Account and bill collectors can be employed in many fields but tend to have similar job duties in all fields. Collectors first must find customers who have overdue accounts and inform them that their accounts are delinquent. This can be done either by mail or over the telephone, depending upon the company being represented and their preferences.

Although locating a customer may seem like a fairly straightforward task, it can often involve considerable detective work, as delinquent customers often do not wish to be found. Collectors can check with the post office to see if customers have left a forwarding address, or they may ask credit bureaus, telephone companies - even friends and neighbors - for any information on the missing customer.

Assuming that a collector finds the customer with the delinquent account, the collector's next step is to inform the customer that his or her account is delinquent and request payment. An account or bill collector may refresh the customer's memory of the original contract or credit agreement, and find out why the account is delinquent. In certain situations, an account collector may help the customer find ways of paying off their bills, but the end goal is simply to make sure the bill is paid.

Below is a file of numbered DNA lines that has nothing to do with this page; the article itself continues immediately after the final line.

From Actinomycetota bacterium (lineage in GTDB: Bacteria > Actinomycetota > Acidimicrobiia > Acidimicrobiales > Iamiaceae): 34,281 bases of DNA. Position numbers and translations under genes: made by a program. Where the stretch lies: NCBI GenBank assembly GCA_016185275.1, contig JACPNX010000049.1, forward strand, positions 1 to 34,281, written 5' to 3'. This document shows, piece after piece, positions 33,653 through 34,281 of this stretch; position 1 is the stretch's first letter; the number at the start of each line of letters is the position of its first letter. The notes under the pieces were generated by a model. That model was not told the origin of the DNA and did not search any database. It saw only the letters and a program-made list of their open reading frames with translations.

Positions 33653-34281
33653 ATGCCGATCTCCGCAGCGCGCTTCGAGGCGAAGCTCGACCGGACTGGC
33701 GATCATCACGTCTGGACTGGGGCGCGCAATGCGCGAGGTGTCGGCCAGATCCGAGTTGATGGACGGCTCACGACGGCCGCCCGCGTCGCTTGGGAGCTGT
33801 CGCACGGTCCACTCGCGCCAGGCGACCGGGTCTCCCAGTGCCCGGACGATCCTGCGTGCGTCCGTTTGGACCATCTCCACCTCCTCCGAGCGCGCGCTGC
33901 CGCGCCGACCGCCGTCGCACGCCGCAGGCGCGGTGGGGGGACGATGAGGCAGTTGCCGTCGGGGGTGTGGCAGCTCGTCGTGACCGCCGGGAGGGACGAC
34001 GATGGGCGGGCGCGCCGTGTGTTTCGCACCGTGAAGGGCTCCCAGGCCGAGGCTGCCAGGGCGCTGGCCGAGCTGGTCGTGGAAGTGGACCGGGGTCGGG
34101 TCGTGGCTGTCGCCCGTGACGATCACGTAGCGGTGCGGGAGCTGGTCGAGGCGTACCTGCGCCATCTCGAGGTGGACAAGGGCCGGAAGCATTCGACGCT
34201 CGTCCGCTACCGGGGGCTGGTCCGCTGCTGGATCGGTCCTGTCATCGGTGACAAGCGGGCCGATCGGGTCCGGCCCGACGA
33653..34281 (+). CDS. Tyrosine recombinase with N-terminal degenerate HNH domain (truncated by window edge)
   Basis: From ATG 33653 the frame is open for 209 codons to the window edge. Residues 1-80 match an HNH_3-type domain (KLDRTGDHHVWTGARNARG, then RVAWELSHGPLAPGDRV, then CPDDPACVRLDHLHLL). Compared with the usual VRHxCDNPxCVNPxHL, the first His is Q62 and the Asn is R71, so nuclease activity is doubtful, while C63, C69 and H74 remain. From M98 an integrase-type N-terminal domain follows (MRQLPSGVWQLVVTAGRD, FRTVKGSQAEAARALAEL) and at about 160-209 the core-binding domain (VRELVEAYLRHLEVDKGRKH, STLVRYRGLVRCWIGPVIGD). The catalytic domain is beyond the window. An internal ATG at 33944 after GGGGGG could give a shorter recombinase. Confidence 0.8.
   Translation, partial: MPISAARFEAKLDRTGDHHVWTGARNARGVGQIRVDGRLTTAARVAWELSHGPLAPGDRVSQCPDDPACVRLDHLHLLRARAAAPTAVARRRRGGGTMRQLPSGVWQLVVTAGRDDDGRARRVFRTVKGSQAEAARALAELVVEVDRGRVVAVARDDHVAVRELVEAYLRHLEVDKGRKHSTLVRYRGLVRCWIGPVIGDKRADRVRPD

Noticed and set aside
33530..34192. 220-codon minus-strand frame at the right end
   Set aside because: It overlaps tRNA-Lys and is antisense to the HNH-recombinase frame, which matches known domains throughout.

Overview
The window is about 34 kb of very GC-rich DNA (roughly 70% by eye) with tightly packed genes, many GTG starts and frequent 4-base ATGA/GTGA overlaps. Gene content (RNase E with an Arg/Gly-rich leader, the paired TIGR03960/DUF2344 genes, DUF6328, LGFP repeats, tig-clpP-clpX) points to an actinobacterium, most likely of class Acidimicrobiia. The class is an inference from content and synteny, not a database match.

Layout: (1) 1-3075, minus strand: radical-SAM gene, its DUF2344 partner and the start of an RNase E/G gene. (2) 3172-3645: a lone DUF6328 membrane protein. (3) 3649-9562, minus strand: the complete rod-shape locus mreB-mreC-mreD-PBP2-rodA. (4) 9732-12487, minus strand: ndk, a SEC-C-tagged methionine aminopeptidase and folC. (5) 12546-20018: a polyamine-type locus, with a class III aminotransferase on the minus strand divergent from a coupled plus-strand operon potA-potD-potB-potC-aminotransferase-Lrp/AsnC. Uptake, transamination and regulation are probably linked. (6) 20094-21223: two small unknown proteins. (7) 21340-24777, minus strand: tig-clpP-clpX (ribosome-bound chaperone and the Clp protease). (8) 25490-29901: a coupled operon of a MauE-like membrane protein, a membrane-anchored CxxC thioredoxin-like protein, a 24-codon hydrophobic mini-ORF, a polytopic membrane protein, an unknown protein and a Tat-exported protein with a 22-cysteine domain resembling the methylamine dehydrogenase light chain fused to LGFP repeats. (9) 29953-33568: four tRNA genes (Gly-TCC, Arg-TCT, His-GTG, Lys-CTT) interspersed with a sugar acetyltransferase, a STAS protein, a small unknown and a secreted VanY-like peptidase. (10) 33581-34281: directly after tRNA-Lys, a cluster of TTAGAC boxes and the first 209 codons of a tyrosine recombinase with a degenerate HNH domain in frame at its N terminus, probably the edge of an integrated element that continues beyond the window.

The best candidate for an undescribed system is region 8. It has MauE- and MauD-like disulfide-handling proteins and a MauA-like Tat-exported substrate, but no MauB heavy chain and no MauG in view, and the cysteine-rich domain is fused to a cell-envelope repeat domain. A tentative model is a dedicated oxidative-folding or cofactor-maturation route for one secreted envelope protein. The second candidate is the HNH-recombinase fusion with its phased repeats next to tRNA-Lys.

Bill collectors often start by extracting a written or verbal promise from the customer to pay their delinquent account. If customers ask for an extension, it may be granted, depending on the collector and the situation. In the case that the customer continues to leave their account unpaid, the collector turns the account over to the legal department, begin the process of repossession, or initiate other consequences for the delinquent account holder.